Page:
How far do you go to be green?

Whether you believe in global warming or depleting energy resources, do you think living "green" is necessary and how far do you go?

10 Answers

  • 1 decade ago
    Favourite answer

    I think living green is very important, so my family and I

    -recycle glass, plastics, newspapers, and cardboard

    -we changed the light bulbs in our home

    -turn off lights and other energy when not in use

    -wash only full loads in the washer

    -hang clothes out to dry whenever possible

    -reuse plastic containers

    -purchase used items often, instead of new

    -donate unwanted items to local goodwill

    -conserve water

    among other things.

  • 1 decade ago

    I really didn't have to make any life altering changes. After all, I am a bit of a cheapskate. I am not afraid to spend money but I only do so when required and that helps to keep my consumption down.

    I live a pretty normal life without having a huge home (small, previously owned townhouse) and ride my bike to work (purchased second hand) whenever possible (South Central PA...we do get some snow days). I am healthier as a result so a lower resource consumption rate on the health care side as well as saving fuel. Showering at work helps because those showers use instant hot water technology that doesn't require a hot water heater to maintain a constant temperature.

    All of this can create a bit of extra laundry. My work clothes are transported in a backpack wrapped in plastic bags (keeps them out of the landfill and then recycled when they are no longer useable) so they can be aired out before being worn again. As a result, most weeks only see us doing two or three loads of laundry (full loads only) and we only use the dryer when necessary (rigged a retractable clothes line on my deck and use a folding rack for undergarments my neighbors don't need to see). Plus, the clothing lasts longer this way (some are second hand and others are make from earth friend fibers where a balance can be found financially as well).

    At home, we turn on no more than one light at a time in the room we are using (mainly task lighting where all bulbs are now CFL and will move to better technologies once we have reached end of the bulb life). I have requested my electricity from renewable sources because there is no such thing as clean coal if you get it from the ground. I am from coal country and have watched too many streams and ground water supplies ruined by coal run off. There is nothing clean about coal.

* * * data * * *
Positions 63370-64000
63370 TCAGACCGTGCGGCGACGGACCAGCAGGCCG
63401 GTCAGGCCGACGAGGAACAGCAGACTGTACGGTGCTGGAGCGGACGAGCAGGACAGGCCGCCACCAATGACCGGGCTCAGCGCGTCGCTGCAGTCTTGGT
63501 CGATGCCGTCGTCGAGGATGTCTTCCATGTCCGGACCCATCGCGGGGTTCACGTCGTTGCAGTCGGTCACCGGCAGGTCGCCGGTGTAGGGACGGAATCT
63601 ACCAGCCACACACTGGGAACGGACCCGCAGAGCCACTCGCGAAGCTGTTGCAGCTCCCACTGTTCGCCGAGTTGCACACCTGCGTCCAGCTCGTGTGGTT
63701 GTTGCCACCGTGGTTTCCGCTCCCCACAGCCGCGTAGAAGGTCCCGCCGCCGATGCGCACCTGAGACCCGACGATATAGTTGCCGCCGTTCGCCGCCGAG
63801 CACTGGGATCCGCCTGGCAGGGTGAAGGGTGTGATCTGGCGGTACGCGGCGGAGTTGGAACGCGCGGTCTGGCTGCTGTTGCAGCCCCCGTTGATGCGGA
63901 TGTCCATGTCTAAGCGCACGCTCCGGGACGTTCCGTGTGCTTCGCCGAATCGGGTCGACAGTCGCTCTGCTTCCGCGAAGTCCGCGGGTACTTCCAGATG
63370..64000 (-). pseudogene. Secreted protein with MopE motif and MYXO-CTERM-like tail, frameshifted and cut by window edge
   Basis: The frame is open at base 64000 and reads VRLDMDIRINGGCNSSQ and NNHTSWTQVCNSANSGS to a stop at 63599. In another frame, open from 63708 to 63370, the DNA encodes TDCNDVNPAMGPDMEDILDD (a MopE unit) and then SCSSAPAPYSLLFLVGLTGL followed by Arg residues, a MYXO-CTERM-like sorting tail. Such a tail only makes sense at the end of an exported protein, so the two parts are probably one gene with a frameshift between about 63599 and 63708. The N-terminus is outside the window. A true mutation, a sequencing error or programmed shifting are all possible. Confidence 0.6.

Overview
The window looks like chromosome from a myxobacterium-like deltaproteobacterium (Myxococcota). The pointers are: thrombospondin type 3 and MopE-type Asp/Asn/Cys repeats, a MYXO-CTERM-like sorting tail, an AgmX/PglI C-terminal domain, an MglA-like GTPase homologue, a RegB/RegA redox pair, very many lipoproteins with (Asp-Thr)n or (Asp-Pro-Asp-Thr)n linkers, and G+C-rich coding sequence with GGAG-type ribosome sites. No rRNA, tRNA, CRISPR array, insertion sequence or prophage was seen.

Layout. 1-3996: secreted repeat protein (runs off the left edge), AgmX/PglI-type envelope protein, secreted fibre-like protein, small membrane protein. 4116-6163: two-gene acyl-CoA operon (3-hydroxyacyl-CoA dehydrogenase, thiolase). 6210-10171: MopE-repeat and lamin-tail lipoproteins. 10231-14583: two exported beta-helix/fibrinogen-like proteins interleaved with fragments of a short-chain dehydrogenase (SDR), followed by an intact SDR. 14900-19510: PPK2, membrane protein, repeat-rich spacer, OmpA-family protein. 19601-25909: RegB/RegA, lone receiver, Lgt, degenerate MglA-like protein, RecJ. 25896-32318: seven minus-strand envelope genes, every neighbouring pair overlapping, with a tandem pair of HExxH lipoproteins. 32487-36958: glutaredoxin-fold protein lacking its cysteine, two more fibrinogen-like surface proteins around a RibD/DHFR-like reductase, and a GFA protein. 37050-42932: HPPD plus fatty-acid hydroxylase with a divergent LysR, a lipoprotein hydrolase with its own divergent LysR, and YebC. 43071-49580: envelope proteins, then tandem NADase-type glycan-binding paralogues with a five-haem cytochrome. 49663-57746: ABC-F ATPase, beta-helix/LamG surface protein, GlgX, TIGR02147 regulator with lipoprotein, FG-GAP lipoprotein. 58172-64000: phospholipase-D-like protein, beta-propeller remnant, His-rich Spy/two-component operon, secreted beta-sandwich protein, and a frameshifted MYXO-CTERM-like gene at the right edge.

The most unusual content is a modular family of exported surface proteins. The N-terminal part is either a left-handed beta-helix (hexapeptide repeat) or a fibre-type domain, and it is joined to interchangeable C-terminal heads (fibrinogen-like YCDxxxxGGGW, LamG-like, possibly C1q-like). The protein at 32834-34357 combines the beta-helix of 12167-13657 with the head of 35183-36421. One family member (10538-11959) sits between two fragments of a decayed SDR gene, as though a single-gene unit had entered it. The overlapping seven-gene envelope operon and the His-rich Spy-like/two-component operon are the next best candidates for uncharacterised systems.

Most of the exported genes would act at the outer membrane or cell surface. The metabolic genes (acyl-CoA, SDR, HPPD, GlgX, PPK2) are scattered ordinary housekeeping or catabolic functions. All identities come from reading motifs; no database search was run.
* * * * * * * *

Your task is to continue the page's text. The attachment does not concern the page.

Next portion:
When showering at home, we also take very short showers using the "Navy Shower" method where the water is turned off when shaving and lathering. Our showers result in water only running for about 3 to 5 minutes each.

    One thing I love about the changing seasons is the constantly changing menu of fresh produce available that allows us to learn new, healthy recipes. When we shop, we hit the local farmers market and have gotten to know them fairly well. We get some of the best tasting food around and it really helps us save on packaging and allows us to get our money's worth, especially when be buy in bulk.

    When we must purchase packaged goods, we find a balance between precycling (selecting products based on how recyclable a product is) and being financially responsible. We try our best to keep the products with limited recyclable content to a minimum.

    We love to cook so when we do we make fairly large batches of whatever recipes we are making a freeze them for later. We use a bit of electricity to produce the meals if we use the stove tope or oven. We do use a slow cooker whenever possible, though. To add a bit of fun and variety, we have a little "co-op" with some of our friends where we exchange meals so we are not eating the same meals for months on end. We even get together and cook along side each other. It makes for fun Sunday afternoons.

    To reheat, we pop things in a microwave which takes less energy to reheat overall than using the stove top to reheat. If reheating takes more than a few minutes, we will use the stove or oven (Energy Star compliant...I was surprised that the cost of the Energy Star and conventional were not that far off...especially when paying with cash...if gives you bargaining power).

    We found living in a financially responsible way (below our means) and being environmentally sensitive go hand in hand. "Being green" really has to integrate with the rest of your life.

  • 1 decade ago